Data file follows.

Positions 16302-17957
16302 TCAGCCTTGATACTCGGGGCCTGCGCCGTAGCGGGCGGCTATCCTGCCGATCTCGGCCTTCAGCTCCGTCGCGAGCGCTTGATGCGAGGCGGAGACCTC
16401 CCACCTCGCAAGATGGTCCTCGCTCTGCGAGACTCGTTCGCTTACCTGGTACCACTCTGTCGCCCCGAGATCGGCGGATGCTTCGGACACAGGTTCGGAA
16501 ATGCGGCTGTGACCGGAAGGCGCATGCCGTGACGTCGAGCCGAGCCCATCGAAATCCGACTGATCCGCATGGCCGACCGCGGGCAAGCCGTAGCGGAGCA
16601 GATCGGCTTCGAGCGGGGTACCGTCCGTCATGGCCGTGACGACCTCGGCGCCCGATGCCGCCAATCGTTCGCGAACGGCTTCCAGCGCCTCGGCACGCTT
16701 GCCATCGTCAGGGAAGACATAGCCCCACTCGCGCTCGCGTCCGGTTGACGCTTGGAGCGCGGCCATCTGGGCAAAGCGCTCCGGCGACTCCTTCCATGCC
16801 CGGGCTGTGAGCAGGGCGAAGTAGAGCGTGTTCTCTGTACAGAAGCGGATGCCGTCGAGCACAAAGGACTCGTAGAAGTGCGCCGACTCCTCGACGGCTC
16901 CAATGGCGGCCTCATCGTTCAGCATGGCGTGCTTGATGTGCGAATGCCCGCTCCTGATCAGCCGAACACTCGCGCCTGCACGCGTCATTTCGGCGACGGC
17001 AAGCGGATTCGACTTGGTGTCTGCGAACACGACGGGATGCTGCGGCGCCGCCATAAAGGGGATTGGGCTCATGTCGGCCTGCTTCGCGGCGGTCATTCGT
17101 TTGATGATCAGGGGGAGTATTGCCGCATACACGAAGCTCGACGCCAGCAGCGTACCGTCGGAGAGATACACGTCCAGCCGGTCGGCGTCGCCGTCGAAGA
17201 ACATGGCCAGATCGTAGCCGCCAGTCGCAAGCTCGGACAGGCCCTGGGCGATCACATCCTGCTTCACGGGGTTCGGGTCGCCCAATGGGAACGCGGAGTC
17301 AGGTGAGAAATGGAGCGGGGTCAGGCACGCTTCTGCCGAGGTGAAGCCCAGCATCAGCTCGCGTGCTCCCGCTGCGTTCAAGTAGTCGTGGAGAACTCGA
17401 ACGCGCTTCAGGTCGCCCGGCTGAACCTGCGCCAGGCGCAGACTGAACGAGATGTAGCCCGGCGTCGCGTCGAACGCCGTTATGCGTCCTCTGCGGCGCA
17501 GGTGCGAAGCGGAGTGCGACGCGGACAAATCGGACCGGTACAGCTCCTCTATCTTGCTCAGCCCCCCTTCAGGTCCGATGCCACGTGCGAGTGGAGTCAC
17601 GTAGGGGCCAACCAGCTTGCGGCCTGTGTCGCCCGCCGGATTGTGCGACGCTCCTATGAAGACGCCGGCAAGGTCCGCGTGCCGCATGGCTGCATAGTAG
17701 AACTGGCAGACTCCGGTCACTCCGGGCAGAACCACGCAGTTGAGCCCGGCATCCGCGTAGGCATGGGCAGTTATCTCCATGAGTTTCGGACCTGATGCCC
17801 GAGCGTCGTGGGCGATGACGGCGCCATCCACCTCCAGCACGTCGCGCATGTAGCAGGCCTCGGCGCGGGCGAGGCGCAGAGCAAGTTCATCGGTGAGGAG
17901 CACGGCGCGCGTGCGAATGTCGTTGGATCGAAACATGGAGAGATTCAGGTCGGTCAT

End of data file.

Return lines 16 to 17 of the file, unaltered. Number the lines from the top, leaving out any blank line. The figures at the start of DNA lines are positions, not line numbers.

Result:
17701 AACTGGCAGACTCCGGTCACTCCGGGCAGAACCACGCAGTTGAGCCCGGCATCCGCGTAGGCATGGGCAGTTATCTCCATGAGTTTCGGACCTGATGCCC
17801 GAGCGTCGTGGGCGATGACGGCGCCATCCACCTCCAGCACGTCGCGCATGTAGCAGGCCTCGGCGCGGGCGAGGCGCAGAGCAAGTTCATCGGTGAGGAG